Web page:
“The lab encourages cross-pollination by bring researchers from a diverse range of research areas into a single center,” says Flounders. “Scientists have access to a much wider complement of research tools than they would have if using the resources exclusively in their own laboratory, so they are able to apply for grants they would otherwise not qualify for,” he says.
In February, for example, the National Science Foundation funded the Center for Energy Efficient Electronics Science (E3S), a new group dedicated to achieving a radical reduction in the energy consumption of information processing through a redesign of the basic logic switch. The initial grant of $25M for 5 years is extendable for a further $25M in a second 5-year term. Professor Eli Yablonovitch, the Center’s Director, calls the Marvell NanoLab a “regional resource and a key part of the work our team will pursue.” Devices in each of E3S’s main thrust areas will be fabricated in the Marvell Lab.
Another example of work conducted at the lab is that of Ali Javey, a professor in EECS at UC Berkeley, whose research focuses on the application of nanomaterials to sensors, energy harvesting, and programmable matter. Javey is developing inexpensive photo-voltaic cells that can be grown on different materials and could be orders of magnitude less expensive to produce than silicon. The Marvell Lab provides essential infrastructure for much of Javey’s research, which bridges electrical engineering, materials science, chemistry, and physics.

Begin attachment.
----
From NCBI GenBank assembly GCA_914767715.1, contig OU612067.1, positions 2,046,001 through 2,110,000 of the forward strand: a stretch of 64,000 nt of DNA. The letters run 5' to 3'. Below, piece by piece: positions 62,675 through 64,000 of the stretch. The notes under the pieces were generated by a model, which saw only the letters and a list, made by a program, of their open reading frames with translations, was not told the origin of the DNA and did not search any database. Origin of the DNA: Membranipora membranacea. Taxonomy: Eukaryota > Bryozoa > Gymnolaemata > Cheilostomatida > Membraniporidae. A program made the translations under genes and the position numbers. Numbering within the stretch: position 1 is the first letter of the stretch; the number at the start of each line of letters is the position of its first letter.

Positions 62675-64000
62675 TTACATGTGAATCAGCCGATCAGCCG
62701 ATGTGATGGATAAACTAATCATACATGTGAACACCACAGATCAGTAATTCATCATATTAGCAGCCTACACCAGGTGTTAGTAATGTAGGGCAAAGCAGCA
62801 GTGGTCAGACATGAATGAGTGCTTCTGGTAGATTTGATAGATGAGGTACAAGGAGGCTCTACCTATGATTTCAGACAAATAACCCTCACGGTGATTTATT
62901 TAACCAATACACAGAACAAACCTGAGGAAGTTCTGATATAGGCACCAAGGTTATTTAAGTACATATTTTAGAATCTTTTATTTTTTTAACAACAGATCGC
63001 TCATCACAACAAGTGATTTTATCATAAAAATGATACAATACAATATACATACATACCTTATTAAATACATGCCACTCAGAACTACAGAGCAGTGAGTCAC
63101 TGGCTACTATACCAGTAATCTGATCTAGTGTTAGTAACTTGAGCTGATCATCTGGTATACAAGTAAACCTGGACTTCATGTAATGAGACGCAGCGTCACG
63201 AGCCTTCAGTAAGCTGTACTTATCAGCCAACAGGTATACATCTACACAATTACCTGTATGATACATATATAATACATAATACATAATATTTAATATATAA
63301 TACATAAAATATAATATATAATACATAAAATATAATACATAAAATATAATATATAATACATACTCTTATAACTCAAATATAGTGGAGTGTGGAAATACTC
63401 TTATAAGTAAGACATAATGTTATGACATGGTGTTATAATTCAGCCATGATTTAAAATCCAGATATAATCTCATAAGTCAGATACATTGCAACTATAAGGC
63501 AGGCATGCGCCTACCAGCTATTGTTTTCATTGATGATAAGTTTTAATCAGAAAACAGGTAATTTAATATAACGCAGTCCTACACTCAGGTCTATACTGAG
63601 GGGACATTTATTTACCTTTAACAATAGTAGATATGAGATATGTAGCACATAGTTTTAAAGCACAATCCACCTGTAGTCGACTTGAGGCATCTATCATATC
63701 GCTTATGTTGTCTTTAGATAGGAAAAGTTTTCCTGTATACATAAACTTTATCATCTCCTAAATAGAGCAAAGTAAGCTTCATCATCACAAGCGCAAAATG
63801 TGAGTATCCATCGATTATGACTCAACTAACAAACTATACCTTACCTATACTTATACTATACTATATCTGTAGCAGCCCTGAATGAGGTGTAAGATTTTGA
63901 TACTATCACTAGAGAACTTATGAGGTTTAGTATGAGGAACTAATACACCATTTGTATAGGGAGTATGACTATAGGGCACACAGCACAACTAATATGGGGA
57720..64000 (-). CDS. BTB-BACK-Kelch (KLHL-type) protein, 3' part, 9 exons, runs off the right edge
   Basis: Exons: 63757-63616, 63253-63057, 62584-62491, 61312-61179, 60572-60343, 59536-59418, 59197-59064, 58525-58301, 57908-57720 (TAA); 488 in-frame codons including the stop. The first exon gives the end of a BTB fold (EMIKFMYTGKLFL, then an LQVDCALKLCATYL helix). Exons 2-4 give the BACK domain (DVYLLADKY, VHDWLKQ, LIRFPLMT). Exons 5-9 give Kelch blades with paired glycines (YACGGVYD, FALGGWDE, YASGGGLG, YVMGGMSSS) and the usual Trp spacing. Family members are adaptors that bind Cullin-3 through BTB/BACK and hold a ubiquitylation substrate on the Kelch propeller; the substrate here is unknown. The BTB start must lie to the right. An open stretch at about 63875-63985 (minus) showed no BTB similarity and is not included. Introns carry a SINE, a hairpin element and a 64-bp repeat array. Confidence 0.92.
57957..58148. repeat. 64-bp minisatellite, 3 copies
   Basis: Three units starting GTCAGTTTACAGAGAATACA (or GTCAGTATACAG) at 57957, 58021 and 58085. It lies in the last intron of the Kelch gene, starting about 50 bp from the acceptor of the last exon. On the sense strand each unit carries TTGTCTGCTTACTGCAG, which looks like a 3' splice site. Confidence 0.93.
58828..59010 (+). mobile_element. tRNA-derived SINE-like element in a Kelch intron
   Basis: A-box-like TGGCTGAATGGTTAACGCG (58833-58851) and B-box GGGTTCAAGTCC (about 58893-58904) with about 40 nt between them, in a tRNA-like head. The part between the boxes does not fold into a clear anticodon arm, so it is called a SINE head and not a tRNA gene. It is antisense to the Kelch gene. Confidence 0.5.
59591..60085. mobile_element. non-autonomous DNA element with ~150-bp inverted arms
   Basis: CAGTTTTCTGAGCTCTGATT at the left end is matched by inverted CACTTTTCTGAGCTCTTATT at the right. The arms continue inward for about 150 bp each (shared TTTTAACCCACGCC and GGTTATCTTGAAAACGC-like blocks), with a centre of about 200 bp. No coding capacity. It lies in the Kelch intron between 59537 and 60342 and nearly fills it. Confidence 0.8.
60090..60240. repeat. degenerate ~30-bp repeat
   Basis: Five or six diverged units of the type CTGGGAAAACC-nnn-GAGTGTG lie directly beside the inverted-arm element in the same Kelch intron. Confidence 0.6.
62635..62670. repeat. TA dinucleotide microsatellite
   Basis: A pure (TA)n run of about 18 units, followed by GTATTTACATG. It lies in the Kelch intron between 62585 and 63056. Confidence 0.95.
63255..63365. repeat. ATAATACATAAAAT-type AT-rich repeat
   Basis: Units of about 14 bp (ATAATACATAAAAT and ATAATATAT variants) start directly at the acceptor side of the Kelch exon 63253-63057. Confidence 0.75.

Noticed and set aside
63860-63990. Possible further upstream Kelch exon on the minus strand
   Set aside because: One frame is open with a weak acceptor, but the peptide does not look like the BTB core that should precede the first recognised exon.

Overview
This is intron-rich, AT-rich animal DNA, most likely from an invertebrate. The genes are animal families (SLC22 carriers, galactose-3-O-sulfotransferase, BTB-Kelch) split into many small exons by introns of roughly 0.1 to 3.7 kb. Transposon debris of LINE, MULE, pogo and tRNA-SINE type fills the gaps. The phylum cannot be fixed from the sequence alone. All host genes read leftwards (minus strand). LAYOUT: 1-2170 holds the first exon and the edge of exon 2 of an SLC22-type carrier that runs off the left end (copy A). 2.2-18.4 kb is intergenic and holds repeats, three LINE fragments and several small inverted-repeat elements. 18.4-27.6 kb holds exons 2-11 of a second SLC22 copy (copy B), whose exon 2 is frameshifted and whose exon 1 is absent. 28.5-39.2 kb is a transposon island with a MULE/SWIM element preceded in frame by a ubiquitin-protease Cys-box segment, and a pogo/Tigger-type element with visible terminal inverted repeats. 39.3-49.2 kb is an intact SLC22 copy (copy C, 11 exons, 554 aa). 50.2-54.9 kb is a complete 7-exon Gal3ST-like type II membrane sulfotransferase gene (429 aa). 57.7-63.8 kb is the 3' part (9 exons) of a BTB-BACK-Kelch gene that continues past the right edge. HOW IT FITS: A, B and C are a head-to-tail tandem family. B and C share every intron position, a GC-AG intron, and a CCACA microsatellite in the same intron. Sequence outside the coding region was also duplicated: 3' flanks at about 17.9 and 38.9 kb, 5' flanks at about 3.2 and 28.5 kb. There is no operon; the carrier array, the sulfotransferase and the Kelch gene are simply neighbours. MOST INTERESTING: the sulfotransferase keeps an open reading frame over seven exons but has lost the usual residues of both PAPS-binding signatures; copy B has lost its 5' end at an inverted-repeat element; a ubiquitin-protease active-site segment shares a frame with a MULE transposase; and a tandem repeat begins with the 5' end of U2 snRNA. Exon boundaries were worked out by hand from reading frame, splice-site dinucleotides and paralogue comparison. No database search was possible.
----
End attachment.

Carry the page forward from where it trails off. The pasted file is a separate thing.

“The diversity of users makes the lab an exciting work environment,” says Wu. “And CITRIS is the right place on campus for the lab, partly because the cross-fertilization of ideas is so much a part of both CITRIS and Marvell Nano Lab cultures.”
By this coming December, the migration will be complete, everything should be in place, the new Marvell Lab will be fully functional. Flounders will still have to work long days and weekends to keep the lab running at its peak potential and anticipate the needs of its diverse users. However, at least he can stop running back and forth between the two buildings. Though construction will be complete by the end of the year, the Marvell Lab will not be finished until it is retired by its successor in—if past is any indicator— another twenty years or so.